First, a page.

Hyper-threading (officially Hyper-Threading Technology or HT Technology, abbreviated HTT or HT) is Intel's proprietary simultaneous multithreading (SMT) implementation used to improve parallelization of computations (doing multiple tasks at once) performed on PC microprocessors. It first appeared in February 2002 on Xeon server processors and in November 2002 on Pentium 4 desktop CPUs. Later, Intel included this technology in Itanium, Atom, and Core 'i' Series CPUs, among others.
For each processor core that is physically present, the operating system addresses two virtual or logical cores, and shares the workload between them when possible. The main function of hyper-threading is to decrease the number of dependent instructions on the pipeline. It takes advantage of superscalar architecture (multiple instructions operating on separate data in parallel). They appear to the OS as two processors, thus the OS can schedule two processes at once. In addition two or more processes can use the same resources. If one process fails then the resources can be readily re-allocated.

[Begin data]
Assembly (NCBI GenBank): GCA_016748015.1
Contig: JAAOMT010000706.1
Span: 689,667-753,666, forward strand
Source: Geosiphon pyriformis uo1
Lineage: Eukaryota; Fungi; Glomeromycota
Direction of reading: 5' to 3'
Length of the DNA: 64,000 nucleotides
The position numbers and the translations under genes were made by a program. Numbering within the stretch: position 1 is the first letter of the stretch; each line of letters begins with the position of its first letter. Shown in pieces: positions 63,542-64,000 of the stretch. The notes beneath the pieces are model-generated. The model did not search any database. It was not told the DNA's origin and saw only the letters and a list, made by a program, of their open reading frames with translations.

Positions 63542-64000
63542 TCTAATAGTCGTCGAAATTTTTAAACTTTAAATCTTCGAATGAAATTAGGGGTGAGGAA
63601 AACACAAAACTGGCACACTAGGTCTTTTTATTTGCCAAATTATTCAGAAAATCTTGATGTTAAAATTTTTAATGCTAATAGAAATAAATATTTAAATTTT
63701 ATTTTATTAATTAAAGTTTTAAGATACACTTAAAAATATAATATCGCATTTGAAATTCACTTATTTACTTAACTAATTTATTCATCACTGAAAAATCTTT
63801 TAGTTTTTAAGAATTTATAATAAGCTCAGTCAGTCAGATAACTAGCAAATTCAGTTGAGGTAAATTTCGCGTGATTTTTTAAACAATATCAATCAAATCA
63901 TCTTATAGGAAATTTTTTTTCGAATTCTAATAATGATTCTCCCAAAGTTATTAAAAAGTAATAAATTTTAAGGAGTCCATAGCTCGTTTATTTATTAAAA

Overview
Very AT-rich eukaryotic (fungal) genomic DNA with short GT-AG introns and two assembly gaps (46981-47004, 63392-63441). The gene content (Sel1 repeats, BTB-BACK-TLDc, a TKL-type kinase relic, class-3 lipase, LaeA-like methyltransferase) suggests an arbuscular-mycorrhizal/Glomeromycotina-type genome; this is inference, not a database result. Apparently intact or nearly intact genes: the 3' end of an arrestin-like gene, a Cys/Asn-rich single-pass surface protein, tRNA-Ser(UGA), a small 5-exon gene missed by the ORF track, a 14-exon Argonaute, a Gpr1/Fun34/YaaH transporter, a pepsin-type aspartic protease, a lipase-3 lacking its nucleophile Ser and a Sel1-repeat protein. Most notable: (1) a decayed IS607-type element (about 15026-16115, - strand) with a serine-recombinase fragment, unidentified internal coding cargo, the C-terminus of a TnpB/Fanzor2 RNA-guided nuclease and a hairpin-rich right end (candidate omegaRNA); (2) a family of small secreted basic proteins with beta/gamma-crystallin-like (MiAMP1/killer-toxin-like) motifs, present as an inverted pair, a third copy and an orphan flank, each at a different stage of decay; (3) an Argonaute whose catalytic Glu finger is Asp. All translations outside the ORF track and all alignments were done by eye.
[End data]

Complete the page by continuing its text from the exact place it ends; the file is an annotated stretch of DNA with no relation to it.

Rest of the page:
Hyper-threading requires not only that the operating system supports SMT, but also that it be specifically optimized for HTT, and Intel recommends disabling HTT when using operating systems that have not been optimized for this chip feature.
Hyper-threading works by duplicating certain sections of the processor—those that store the architectural state—but not duplicating the main execution resources. This allows a hyper-threading processor to appear as the usual "physical" processor and an extra "logical" processor to the host operating system (legacy operating systems see two "physical" processors), allowing the operating system to schedule two threads or processes simultaneously and appropriately. When execution resources would not be used by the current task in a processor without hyper-threading, and especially when the processor is stalled, a hyper-threading equipped processor can use those execution resources to execute another scheduled task. (The processor may stall due to a cache miss, branch misprediction, or data dependency.)
This technology is transparent to operating systems and programs. The minimum that is required to take advantage of hyper-threading is symmetric multiprocessing (SMP) support in the operating system, as the logical processors appear as standard separate processors.